We are working in the Slettnes Arctic skua colony since 2014. That year nests were abundant, skuas were aggressively attacking us, and many chicks survived and fledged. The seasons since then have been worse every year. Less nests, less known birds resighted and hardly any breeding success. The main driving force behind these changes seems to be food availability. Arctic skuas do not feed for themselves, but rely on host species such as Arctic tern and kittiwake. Skuas chase their victims until they throw up the fish they just swallowed. There are no consistent monitoring programs on Arctic skuas, but the kittiwake is in strong decline all along the Norwegian coast (see this NINA report). We counted no more than 80 breeding pairs of Arctic skua in the Slettnes colony last week, while there used to be 250 in 1997/1998. The key food for seabirds, but also for large fish and whales in the area are capelin and herring.

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From the 2017 report of the ICES Working Group on the Integrated Assessments of the Barents Sea (WGIBAR).

Capelin underwent several collapses and rises since the 1980s. The stock estimate is based on the joint Russian–Norwegian acoustic surveys in September each year (see this report). During winter and early spring Barents Sea capelin migrate to the coast of northern Norway (Finnmark) and the Kola Peninsula (Russia) for spawning. During summer and autumn capelin migrate north- and north-eastward for feeding. The last collapses were caused by poor recruitment, most likely in combination with low growth and increased predation pressure. The 1986 collapse was aggravated by high fishing pressure. Since then fishing pressure has been low. Predation by young herring has been suggested to have strong negative influence on capelin recruitment. The recent strong decline in the capelin stock appears to be caused by a combination of the same factors as in the previous capelin collapses: a decrease in individual growth rate of capelin, increased mortality caused by heavy predation from the large cod stock, and lower recruitment. In 2016 there was better recruitment of both capelin and herring, which could have led to a good food situation in 2017. However we have not witnessed that so far. For bird species relying on pelagic species, also the distribution of the fish is important: it should all be within reasonable flying distance of the colony.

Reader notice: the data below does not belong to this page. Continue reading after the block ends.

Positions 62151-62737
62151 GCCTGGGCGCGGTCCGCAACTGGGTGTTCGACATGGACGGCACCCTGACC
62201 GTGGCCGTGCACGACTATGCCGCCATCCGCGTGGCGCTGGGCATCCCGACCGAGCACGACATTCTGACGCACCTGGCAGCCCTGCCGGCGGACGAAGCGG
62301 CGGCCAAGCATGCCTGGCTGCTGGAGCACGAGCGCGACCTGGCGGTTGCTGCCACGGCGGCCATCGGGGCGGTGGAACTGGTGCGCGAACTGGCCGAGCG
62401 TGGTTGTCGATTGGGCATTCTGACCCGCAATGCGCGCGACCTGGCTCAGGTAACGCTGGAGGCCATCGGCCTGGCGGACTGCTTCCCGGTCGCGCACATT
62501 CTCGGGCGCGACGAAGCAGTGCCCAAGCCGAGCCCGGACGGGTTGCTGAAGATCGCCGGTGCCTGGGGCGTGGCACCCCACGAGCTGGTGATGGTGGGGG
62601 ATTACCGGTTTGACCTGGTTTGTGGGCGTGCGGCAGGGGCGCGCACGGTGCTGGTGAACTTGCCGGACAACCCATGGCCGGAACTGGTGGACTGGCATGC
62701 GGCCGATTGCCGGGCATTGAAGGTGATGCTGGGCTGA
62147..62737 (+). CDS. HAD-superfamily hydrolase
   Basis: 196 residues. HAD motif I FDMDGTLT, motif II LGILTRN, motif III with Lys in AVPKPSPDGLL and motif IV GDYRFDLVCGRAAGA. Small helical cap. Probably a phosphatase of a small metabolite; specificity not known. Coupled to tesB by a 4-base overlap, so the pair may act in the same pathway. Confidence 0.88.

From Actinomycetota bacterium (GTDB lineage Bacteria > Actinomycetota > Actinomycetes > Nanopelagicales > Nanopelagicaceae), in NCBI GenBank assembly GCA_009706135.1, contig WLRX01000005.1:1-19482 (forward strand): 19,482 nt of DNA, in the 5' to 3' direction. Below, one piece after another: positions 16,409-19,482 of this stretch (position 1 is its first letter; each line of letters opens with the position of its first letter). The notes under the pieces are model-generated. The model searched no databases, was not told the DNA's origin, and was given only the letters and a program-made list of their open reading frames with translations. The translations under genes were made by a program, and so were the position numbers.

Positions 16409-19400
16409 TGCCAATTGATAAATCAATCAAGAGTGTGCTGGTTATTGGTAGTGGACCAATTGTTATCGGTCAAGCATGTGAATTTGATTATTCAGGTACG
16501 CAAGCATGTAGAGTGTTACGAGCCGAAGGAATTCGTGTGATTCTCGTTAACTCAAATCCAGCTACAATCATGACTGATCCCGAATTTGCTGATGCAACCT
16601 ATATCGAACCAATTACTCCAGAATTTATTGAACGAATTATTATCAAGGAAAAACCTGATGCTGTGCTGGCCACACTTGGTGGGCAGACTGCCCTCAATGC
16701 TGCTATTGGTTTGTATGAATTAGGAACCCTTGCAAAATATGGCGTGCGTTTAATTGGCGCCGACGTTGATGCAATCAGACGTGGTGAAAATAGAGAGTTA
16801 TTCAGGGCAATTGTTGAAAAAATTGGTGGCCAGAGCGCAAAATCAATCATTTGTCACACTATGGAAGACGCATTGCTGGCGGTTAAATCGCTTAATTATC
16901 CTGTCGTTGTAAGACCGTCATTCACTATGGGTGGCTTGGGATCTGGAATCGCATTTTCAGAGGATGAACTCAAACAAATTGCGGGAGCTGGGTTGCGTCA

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A one egg clutch: very common this year.

 

So this is our idea of how the bad food situation has affected the colony in the past few years at Slettnes:

  1. Because of the lack of food there are fewer host birds breeding in the area and feeding out at sea (kittiwakes and Arctic terns)
  2. As a results fewer Arctic skuas start to breed, resulting in a colony with a much looser structure than in good years
  3. Arctic skuas are also less aggressive towards predators because they are in worse condition (the body mass of birds that we captured every year is 5% lower in 2015-2017 than in 2014).
  4. All this gives better opportunities for the Red Fox to enter the colony and predate the skua nests
  5. The skuas also produced smaller and fewer eggs in 2015-2017 than in 2014.
  6. The increasing reindeer herd further aggravates the situation: ca 400 animals wander through the area every day, possibly resulting in trampling of nests (and they will also eat eggs when they come across them).

Of course we have also considered our potential disturbing role as researchers in the area. However, especially in parts of the colony where we did not work, the decline is even more prominent than in the area where we caught most birds and spent most time.

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Circa 400 reindeer inhabit the area, potentially trampling nests.